Hope for The Fatherless

Fatherlessness is the most urgent social problem affecting our society today. According to the U.S. Census Bureau and the Department for Health and Human Services, 40 percent of all children in America will go to bed tonight without a father in the home. The effects of this are staggering, considering that 85 percent of all children with behavioral disorders come from fatherless homes. In fact, fatherless children are at a greater risk of suicide, mental illness, poverty and substance abuse, and are 20 times more likely to end up in prison. However, despite these bleak statistics and the pessimism that can follow, there is hope for change and promise for our children’s future. But to see this issue overcome, we need to: 1) confront the real problem, 2) raise children up and 3) know the true Father.

Confront the Real Problem
To clean up a river that’s continually being polluted, you don’t keep pulling out the trash; you go upstream and seek to effect change there. The statistics reveal that many of the issues facing society can be traced upstream to the absence of fathers. That’s the real problem. But the absence of fathers means more than just dads who aren’t around; it means the dads who are around but not being fathers. Just because there’s a dad living under the roof, doesn’t mean the children have a father.
That distinction may seem strange at first, but think about it; it’s one thing to be a dad and help bring a child into the world, but it’s another thing to be a father and raise that child up to face the world. That’s why Paul wrote, “Fathers, do not provoke your children to anger, but raise them up in the discipline and instruction of the Lord” (Eph.6:4). The Bible’s solution to the destructive behavior flowing from the anger that you see in kids is not to just make sure the dads are around (although that’s a start). The solution is for dads to fulfill their fatherly roles. But what is that fatherly role?

“Father knows best,” right? Hardly. Fatherhood used to evoke images of wisdom, goodness and strength, but look at virtually any popular sitcom today (like the Simpsons or Family Guy) and you’ll find the fatherly role is being completely distorted. Today, father doesn’t know best… father barely knows anything at all, and certainly nothing that spiritually benefits their family’s life and future. Now, don’t get me wrong, I’m not out to pick on secular sitcoms, but we need to understand the powerful images that are shaping what our culture thinks a father is. Then we need to continue to counteract those images with godly men fulfilling their true fatherly roles. So what is a father’s main role?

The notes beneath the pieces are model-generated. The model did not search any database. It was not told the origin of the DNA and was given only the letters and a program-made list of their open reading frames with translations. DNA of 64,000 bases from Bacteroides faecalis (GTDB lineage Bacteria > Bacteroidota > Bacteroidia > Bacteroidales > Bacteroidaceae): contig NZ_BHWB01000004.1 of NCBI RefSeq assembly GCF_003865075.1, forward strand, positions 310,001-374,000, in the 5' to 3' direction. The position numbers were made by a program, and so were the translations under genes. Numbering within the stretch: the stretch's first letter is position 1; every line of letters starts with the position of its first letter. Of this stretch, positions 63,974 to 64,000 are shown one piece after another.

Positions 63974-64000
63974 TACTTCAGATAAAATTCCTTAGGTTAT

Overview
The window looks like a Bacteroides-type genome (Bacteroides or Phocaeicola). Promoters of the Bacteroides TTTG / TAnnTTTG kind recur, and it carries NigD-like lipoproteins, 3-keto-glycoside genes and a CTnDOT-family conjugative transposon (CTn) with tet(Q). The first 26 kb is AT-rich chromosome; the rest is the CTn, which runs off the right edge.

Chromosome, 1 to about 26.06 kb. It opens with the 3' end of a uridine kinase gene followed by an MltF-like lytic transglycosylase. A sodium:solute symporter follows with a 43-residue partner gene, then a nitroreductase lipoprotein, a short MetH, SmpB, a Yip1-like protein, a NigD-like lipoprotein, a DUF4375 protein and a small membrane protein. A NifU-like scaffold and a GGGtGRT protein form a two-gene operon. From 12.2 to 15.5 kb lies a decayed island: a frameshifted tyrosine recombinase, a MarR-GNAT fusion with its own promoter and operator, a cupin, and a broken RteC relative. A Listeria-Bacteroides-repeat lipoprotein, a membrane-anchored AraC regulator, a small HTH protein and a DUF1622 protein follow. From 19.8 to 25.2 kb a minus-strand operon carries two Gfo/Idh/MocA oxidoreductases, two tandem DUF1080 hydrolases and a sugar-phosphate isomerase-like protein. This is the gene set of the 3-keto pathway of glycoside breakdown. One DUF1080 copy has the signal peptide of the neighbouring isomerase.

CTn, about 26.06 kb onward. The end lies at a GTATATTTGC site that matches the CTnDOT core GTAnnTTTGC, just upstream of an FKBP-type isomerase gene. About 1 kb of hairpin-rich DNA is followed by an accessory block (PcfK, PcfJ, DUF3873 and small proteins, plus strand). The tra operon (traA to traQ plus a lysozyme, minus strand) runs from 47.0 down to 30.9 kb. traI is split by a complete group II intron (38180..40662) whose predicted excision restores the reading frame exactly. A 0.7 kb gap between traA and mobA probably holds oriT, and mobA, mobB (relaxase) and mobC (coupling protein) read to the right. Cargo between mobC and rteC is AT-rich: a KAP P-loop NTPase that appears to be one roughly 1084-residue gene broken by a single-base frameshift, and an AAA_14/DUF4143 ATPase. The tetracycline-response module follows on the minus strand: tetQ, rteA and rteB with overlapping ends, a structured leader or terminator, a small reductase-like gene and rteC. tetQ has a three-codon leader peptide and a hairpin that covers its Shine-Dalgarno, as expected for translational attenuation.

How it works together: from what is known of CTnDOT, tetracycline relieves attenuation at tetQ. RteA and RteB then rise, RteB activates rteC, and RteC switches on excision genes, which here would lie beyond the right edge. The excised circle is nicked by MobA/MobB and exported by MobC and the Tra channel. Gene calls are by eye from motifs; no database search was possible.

Raise Children Up
Put simply, a father’s primary role is to raise his children up to be followers of Jesus. That’s why Paul tells fathers to “… bring them up in the discipline and instruction of the Lord” (Eph.6:4). This means to raise them up to a place where they can move out into the world with the wisdom of God.
Cliff Huxtable, Bill Cosby’s fatherly character on the Cosby Show, had it halfway right. Cliff desired, more than anything, for his kids to grow up and get out of the house. Part of the humor of the show was that they always kept coming back, but Cliff was on to something. It should be the goal of every father to raise his kids to stand on their own two feet. But how is that done? Through “… the discipline and instruction of the Lord.”

Discipline in this verse means nourishing correction – it’s coming alongside your child and confronting his or her behavior with the truth of God. And the word for instruction means to counsel the heart. A father’s role is to raise his children up through both correction and counsel. A father must address his children’s behavior but also their heart, to speak to them and spend time with them, to teach them both the “what” and the “why” of godly living. But many people have never experienced anything close to biblical fatherhood. Some dads desire to be a biblical father to their own children or a biblical mentor to others but have never seen it modeled. Where can we turn? The hope for all of us is found in knowing the true Father.

Knowing the True Father
It’s interesting that Jesus came not to answer the question “Is there a God?” That was assumed. Jesus came to answer the question, “What is God really like?” And to that question, Jesus gave one reoccurring answer – “Father.” One of the dominant themes in Jesus’ teaching is that anyone, no matter what they’ve done or where they’ve come from, can know the Father that all of our hearts long for. By receiving the life and death of Jesus in our place and for our sins, we “receive the right to become children of God” (John 1:12). This means we can intimately know the true Father who is always ready to forgive our failures and graciously provide correction. In God we can know the Father who will never abandon us, is always ready to listen and will give the wisdom and guidance needed to navigate life. There is no such thing as a perfect father here on earth, but there is one in heaven who we can know and model our lives after.

If your dad has been a good father to you, make sure you thank him. If you’ve never experienced this type of fatherhood or seen it modeled, know that it’s available through Jesus Christ. And remember, we can all help our society flourish and be part of the solution; we do this by getting upstream and being biblical fathers and/or biblical mentors to fatherless children. Because when people know and model the one true Father, there is hope for the fatherless in any age.

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